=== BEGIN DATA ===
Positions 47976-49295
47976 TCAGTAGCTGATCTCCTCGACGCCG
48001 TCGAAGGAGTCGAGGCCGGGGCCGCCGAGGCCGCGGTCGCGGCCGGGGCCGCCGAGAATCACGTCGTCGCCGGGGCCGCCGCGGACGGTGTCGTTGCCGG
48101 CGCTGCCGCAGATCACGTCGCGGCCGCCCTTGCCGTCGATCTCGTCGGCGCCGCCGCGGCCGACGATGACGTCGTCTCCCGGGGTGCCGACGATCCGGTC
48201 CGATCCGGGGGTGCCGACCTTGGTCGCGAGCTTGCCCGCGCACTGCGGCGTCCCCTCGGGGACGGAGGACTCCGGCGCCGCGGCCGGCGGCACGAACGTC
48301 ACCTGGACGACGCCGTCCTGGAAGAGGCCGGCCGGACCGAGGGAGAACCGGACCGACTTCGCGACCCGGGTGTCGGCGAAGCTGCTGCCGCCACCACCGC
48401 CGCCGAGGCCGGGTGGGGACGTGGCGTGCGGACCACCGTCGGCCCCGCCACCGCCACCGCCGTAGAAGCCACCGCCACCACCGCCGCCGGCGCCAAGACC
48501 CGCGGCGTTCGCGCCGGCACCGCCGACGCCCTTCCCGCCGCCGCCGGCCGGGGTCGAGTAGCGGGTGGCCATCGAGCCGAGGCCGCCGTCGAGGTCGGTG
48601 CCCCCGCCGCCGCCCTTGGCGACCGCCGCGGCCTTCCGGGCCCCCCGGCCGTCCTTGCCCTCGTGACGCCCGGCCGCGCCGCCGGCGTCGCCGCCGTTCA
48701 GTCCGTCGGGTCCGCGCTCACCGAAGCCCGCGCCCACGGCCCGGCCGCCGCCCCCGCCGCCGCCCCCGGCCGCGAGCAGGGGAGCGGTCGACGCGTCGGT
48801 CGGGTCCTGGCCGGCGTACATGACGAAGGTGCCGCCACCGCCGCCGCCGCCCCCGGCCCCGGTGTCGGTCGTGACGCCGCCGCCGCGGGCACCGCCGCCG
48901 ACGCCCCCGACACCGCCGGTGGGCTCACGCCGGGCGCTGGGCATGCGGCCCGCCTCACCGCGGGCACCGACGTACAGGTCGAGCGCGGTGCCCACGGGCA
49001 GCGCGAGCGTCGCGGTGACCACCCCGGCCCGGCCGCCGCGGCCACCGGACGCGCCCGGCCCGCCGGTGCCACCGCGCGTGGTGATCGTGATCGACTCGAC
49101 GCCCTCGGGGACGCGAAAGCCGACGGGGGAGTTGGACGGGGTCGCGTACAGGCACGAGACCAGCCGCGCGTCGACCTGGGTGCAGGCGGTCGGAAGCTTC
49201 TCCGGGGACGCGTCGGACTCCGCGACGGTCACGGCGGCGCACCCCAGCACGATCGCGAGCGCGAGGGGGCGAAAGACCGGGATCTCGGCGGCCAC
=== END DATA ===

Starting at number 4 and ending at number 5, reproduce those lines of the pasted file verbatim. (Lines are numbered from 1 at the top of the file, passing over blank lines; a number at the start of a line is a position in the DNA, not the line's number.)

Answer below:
48101 CGCTGCCGCAGATCACGTCGCGGCCGCCCTTGCCGTCGATCTCGTCGGCGCCGCCGCGGCCGACGATGACGTCGTCTCCCGGGGTGCCGACGATCCGGTC
48201 CGATCCGGGGGTGCCGACCTTGGTCGCGAGCTTGCCCGCGCACTGCGGCGTCCCCTCGGGGACGGAGGACTCCGGCGCCGCGGCCGGCGGCACGAACGTC